Although the distinctions are not absolute, there are three basic types of French marches:

  • The defile could be called the typical French march.  It is used for parading, and the band is assisted by le batterie (a corps of drums and trumpets).  This type of march is characterized by heavy accents on the downbeat of every second measure.
  • The marche is also used for parading but is played by a band alone, which is called la musique or harmonie.
  • The pas redouble is intended for concert purposes and is similar to the concert march or symphonic march.


Generally, Spanish marches fall into one of three categories.

  • The marcia is the Spanish equivalent of the military march.  Typically, marcias are performed with heavy percussion and bugling parts.
  • The marcia de concierto and processional are concert marches.  The marcia de concierto is usually played at a bright tempo and is written in either 2/4 or 6/8 time.  The processional is a stately grand march, almost always written in 4/4 time.
  • The pasodoble (paso-doble) is often associated with bullfighting.  The term paso-doble means two-step.  Although played in march tempo, pasodobles were originally written for dancing.  It was soon learned that they were ideal for bullfights, because they excited the crowds.  Spanish military bands also adopted pasodobles, using them as marches by changing the drum parts.  (It should be noted that several American composers have incorrectly written pasodobles in 3/4 time.)


In general, British marches reflect a dignified, unhurried state of affairs and are played at conservative tempi.  Not all British marches have been written in fully developed styles.  Many regimental marches, for example, incorporate traditional folk tunes such as My Boy Willy, John Peel, and Wait for the Wagon, which have been passed down through the centuries.  Regiments can often be identified by the tunes they have adopted via the marches.  The most widely performed British composer has been Frederick J. Ricketts, who composed under the pseudonym Kenneth J. Alford.  His finely crafted marches, such as Colonel Bogey, are in use throughout the world.  Although his output was very small, his marches rank second only to those of John Philip Sousa in popularity.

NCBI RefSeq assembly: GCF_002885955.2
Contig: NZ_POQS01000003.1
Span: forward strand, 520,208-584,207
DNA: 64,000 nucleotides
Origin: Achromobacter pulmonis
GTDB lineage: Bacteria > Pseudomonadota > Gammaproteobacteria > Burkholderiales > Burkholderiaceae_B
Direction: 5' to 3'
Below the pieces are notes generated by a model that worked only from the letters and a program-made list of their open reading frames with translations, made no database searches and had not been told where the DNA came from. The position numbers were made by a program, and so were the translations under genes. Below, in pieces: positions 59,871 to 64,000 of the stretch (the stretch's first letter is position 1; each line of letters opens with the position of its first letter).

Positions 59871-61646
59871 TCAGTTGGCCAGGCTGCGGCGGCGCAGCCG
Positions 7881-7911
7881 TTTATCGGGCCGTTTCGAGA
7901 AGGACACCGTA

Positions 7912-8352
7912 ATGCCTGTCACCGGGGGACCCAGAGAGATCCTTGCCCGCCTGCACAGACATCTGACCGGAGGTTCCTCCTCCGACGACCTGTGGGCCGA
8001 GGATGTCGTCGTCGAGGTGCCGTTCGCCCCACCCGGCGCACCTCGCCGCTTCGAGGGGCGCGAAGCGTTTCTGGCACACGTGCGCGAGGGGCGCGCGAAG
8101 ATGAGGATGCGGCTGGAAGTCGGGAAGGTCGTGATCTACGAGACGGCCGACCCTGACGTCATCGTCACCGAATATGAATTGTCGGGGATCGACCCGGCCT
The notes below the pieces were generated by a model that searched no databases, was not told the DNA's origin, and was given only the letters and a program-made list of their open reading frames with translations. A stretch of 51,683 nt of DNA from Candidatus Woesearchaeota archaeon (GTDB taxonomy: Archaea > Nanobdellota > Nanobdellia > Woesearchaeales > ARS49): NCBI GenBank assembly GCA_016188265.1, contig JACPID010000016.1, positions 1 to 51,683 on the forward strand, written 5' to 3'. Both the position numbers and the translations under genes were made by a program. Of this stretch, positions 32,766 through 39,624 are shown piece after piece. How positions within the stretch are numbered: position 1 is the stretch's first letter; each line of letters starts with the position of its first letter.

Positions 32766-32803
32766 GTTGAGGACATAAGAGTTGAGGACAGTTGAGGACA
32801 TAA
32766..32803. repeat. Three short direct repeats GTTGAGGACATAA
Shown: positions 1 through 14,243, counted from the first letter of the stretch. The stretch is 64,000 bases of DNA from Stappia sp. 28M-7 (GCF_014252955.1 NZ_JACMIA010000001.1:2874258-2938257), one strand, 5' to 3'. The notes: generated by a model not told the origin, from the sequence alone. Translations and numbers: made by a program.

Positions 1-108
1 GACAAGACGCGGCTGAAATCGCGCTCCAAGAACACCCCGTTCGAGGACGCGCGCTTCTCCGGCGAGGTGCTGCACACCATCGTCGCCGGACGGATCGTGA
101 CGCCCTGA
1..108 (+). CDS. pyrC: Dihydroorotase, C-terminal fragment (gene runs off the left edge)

Italy is known for its marcia sinfonicas, not its military marches.  Italian composers have perhaps brought the symphonic march to its highest plane.  Sweeping melodies, the development of thematic material, and dramatic climaxes make the marcia sinfonica the standard of the symphonic march form.  In performance, they are best approached from the viewpoint of the operatic stage rather than the parade ground, and they offer opportunities for rubato playing and flexibility of interpretation.  The thematic statements often occur first in woodwind parts.

Austria, Czechoslovakia

The marches of Austria and Czechoslovakia are similar to those of Germany.  The Czech marches are closely related to the German marches in style and structure, whereas Austrian marches are generally lighter in texture and have fewer dramatic effects.  Among the Austrian marches still in use are several which were written for specific military regiments, but most have fallen into disuse.  Among the leading march composers are Eduard Wagnes, Karl Komzak, Carl Ziehrer, and Josef Franz Wagner.

Among the Czechoslovakian march composers who contributed significantly to the literature are Julius Fucik, Emil Stolc, Joseph Pesci, Frantisek Kmoch, and Johan Nepomuk Kral.  Fucik is unquestionably the leading Czech march composer.  He composed in many music forms but is best known for his Einzug der Gladiatoren (Entry of the Gladiators), which is also known in America as Thunder and Blazes.  This famous march was adopted by circuses and is often performed at a much faster tempo than the composer intended.

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A Heritage

Primarily because of military requirements, most countries of the world have march literature of their own.  However, much borrowing and cross-cultural development has taken place.  So much so, in fact, that the casual listener cannot tell, on first hearing, the nationality of many marches.

Although most marches are brief musical statements, the march form has seen wide use and development.  In recent years, its popularity has dwindled somewhat.  Ironically, the band, which gave it birth, is partly responsible for this.  A few dozen very popular marches are perhaps overplayed, while all others have fallen by the wayside except for an occasional revival.  This makes little sense, considering the march's rich and interesting history.

The march was the original original music for band.  Bands developed the march, and the march developed the band.  Marches do not deserve the relative neglect they receive from many bandmasters, particularly music educators, who sometimes seem unaware of their own legacy.  The common march, used by performers in practically all music media, is clearly the heritage of the band.